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  • Thomas Riley Marshall Was Born In North Ranchester, Indiana On March 14, 1854 He Graduated From Wabash College In 1873 Where - 292 words
    Thomas Riley Marshall was born in North Ranchester, Indiana on March 14, 1854. He graduated from Wabash College in 1873 where he studied law. Afterwards he was admitted to the Indiana bar in 1875, practicing his profession in Columbia City. His father was a physician. He was also a popular public speaker and active in local Democratic politics. Marshall was a small town lawyer when he received the nomination for governor in 1908, a compromise darkhorse candidate. His political party for governor was Democratic and he was also very progressive. He was a popular governor, although his attempts to have the state adopt a new constitution failed. He stayed governor until 1913. At the democratic n ...
    Related: indiana, marshall, riley, wabash, small town
  • A Myriad Of Mysteries Is Contained In The Pages Of The Old Testament For Centuries, Scholars Of Theology, Archeology And Anth - 1,419 words
    A myriad of mysteries is contained in the pages of the Old Testament. For centuries, scholars of theology, archeology and anthropology have labored to produce some explanation of the contradictions and impossibilities put forth in these texts. The ancient ruins of lost cities reveal evidence that some writings may be incorrectly dated, or even that they may be false. Faith and tradition give way to speculation that the Bible may be nothing more than a collection of ancient Israelite mythology. Some things, however, prove tantalizingly true. Temple Judaism and its monarchy, for example, are historical fact; the records of surrounding civilizations corroborate the chronicling of their place in ...
    Related: anth, archeology, myriad, pages, testament
  • Abortion: Prochoice Or Prolife - 1,451 words
    Abortion: Pro-Choice Or Pro-Life Daniels 1 Kimberly Daniels Ms. Clara Wright English IV 21 January 2000 Abortion: Pro-Choice or Pro-Life Controlling Purpose: The purpose of this paper is to explain the pro-choice and pro-life controversy of receiving an abortion. I. Introduction A. Definition of abortion. II. Thesis statement A. Pro-choice B. Pro-Life III. The views A. The moral viewpoint B. The murder viewpoint C. The restriction viewpoint D. The parental consent viewpoint E. The rape justification viewpoint F. The safe viewpoint IV. Conclusion A. First Amendment Daniels 2 Abortion: Pro-Choice or Pro-Life " But oh, thrice guilty is he who drove her to desperation which impelled her to the c ...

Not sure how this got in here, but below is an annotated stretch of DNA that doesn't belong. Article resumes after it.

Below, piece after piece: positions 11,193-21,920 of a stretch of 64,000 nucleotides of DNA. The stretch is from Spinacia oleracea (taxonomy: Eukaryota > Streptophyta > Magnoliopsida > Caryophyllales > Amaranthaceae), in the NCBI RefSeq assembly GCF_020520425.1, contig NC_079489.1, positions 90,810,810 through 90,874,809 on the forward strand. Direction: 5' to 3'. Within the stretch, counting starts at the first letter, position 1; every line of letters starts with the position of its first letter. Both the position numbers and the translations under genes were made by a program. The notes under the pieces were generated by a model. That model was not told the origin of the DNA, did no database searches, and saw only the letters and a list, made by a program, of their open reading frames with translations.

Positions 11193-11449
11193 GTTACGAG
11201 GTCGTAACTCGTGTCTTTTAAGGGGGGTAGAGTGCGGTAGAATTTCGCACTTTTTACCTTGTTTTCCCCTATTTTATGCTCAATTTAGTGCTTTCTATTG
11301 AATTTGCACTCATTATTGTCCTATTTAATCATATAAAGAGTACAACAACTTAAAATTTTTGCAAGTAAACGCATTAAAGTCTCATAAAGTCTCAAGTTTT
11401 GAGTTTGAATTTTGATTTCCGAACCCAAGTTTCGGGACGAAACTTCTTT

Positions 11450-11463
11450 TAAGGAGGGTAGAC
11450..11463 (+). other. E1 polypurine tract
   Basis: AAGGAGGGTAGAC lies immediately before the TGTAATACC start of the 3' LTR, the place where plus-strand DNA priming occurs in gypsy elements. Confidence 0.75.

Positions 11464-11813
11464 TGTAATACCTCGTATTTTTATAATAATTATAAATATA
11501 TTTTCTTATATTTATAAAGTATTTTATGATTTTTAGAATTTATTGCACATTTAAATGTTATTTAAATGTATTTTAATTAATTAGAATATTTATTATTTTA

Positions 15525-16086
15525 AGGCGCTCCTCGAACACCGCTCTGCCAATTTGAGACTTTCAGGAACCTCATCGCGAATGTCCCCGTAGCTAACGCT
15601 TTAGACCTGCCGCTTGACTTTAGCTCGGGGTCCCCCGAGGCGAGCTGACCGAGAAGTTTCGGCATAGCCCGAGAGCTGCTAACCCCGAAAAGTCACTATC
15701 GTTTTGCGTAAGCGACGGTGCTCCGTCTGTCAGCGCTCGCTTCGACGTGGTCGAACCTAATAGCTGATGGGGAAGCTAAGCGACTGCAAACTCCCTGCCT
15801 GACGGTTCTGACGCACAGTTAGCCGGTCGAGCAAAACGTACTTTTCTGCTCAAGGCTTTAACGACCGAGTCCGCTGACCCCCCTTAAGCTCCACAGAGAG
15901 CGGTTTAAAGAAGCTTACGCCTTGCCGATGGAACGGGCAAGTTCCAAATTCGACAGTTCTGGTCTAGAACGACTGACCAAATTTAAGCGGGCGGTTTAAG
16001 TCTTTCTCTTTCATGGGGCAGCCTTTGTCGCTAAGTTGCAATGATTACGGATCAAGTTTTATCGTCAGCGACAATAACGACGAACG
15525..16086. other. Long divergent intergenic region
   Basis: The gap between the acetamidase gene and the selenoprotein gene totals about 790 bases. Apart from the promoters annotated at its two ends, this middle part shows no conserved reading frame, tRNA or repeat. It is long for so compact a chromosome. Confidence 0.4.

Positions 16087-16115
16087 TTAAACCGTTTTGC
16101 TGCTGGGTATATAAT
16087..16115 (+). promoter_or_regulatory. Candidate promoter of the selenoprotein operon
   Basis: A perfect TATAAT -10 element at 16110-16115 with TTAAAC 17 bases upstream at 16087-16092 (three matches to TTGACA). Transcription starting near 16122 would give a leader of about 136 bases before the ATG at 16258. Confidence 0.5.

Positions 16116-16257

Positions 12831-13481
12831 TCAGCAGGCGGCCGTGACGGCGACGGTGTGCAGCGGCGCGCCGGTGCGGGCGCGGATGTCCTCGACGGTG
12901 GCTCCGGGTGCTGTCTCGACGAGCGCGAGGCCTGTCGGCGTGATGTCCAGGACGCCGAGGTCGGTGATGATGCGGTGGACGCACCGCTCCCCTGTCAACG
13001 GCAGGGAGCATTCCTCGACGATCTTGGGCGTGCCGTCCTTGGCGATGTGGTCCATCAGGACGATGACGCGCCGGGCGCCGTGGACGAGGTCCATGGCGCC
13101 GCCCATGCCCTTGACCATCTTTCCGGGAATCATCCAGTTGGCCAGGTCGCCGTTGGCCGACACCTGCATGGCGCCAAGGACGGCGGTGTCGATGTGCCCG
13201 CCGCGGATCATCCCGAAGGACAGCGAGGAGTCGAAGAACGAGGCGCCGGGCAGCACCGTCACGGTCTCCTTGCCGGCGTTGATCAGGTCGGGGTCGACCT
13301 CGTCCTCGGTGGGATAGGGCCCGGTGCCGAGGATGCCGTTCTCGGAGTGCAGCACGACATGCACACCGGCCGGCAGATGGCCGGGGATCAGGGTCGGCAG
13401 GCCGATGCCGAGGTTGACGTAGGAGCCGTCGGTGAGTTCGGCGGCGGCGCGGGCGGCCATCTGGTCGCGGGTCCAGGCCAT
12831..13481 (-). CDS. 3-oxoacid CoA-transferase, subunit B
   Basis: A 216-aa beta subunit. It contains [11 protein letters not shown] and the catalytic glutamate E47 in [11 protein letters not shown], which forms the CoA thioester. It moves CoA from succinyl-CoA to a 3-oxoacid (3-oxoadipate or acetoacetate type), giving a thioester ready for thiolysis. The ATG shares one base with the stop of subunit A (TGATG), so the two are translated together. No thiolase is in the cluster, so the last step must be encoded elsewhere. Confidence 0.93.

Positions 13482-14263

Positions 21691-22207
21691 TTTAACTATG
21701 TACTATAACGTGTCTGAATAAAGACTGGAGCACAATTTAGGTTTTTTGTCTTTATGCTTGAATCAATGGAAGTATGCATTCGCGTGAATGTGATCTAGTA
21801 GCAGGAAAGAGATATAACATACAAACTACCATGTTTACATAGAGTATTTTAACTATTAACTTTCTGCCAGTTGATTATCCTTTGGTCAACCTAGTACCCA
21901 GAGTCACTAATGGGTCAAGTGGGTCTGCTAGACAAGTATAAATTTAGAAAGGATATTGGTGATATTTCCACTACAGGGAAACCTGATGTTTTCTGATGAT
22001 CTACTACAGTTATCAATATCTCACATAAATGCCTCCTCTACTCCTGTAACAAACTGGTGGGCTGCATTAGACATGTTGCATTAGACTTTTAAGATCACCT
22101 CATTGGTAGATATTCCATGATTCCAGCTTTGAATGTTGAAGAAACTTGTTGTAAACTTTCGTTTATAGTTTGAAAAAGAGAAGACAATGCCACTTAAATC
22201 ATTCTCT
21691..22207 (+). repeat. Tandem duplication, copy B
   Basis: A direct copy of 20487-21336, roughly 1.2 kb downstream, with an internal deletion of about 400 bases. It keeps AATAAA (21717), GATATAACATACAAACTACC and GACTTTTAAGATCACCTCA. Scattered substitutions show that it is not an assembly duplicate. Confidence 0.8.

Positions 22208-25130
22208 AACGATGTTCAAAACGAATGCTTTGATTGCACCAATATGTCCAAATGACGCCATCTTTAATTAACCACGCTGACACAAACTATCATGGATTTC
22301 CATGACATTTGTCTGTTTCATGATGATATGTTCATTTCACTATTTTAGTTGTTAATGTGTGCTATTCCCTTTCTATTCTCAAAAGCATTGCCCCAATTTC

Related: social issues, the bible, united states supreme, anthony, advocate
  • Abraham Lincoln - 1,920 words
    Abraham Lincoln Abraham Lincoln was born on February 12, 1809 in Kentucky. When he was two, the Lincolns moved a few miles to another farm on the old Cumberland Trail. A year later, his mother gave birth to another boy, Thomas, but he died a few days later. When Lincoln was seven his family moved to Indiana. In 1818, Lincolns mother died from a deadly disease called the "milk-sick." Then ten years later his sister died and left him with only his father and stepmother. Lincoln traveled to New Salem in April 1831 and settled there the following July. In the fall of 1836 he and Mrs. Bennett Abell had a deal that if she brought her single sister to New Salem he had to promise to marry her. When ...
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  • Abraham Lincoln - 1,117 words
    Abraham Lincoln Abraham Lincoln, the 16th president of the United States, guided his country through the most devastating experience in its national history--the Civil War. He is considered by many historians to have been the greatest American president. Early Life Lincoln was born on Feb. 12, 1809, in a log cabin in Hardin (now Larue) County, Ky. Indians had killed his grandfather, Lincoln wrote, "when he was laboring to open a farm in the forest" in 1786; this tragedy left his father, Thomas Lincoln, "a wandering laboring boy" who "grew up, litterally [sic] without education." Thomas, nevertheless, became a skilled carpenter and purchased three farms in Kentucky before the Lincolns left th ...
    Related: abraham, abraham lincoln, lincoln, mary todd lincoln, nancy hanks lincoln, thomas lincoln, todd lincoln
  • Abraham Lincoln - 1,088 words
    ... in acceptance of the Republican senatorial nomination (June 16, 1858) Lincoln suggested that Douglas, Chief Justice Roger B. Taney, and Democratic presidents Franklin Pierce and James Buchanan had conspired to nationalize slavery. In the same speech he expressed the view that the nation would become either all slave or all free: "A house divided against itself cannot stand." The underdog in the senatorial campaign, Lincoln wished to share Douglas's fame by appearing with him in debates. Douglas agreed to seven debates: in Ottawa, Freeport, Jonesboro, Charleston, Galesburg, Quincy, and Alton, Ill. Lincoln knew that Douglas--now fighting the Democratic Buchanan administration over the cons ...
    Related: abraham, abraham lincoln, lincoln, second inaugural address, south carolina
  • Abraham Lincoln, From The Backwoods Of Hodgenville Kentucky, Rose To Become One Of The Greatest Presidents Of The United Stat - 561 words